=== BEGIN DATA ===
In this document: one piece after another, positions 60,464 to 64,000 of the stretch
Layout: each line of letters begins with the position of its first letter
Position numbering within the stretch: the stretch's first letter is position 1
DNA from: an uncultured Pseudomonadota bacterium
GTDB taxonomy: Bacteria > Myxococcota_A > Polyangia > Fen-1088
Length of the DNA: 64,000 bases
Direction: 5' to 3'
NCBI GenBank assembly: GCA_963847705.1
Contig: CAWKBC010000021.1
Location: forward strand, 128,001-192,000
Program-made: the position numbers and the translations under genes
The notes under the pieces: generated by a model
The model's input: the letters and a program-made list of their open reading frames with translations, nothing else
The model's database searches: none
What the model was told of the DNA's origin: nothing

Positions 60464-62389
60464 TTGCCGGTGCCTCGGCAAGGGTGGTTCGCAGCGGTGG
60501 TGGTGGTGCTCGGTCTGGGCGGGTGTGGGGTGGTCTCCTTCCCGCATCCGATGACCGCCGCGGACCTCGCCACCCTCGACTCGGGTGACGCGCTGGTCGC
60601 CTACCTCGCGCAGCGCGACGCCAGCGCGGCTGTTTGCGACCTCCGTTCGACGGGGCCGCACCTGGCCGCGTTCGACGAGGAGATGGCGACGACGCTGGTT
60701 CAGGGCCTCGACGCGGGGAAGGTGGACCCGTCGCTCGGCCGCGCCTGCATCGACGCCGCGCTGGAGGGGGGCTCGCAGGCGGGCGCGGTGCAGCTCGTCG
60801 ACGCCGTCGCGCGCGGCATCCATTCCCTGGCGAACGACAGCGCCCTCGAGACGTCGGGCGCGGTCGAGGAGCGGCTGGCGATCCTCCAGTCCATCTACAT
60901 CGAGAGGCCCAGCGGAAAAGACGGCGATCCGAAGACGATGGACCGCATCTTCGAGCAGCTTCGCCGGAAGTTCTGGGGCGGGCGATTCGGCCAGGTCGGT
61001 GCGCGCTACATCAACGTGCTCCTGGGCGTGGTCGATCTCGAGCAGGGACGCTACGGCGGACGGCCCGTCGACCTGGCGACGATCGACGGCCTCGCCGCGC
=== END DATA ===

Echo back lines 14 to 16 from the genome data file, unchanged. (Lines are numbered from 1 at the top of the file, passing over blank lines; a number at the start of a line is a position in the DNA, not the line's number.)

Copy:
The model's database searches: none
What the model was told of the DNA's origin: nothing

Positions 60464-62389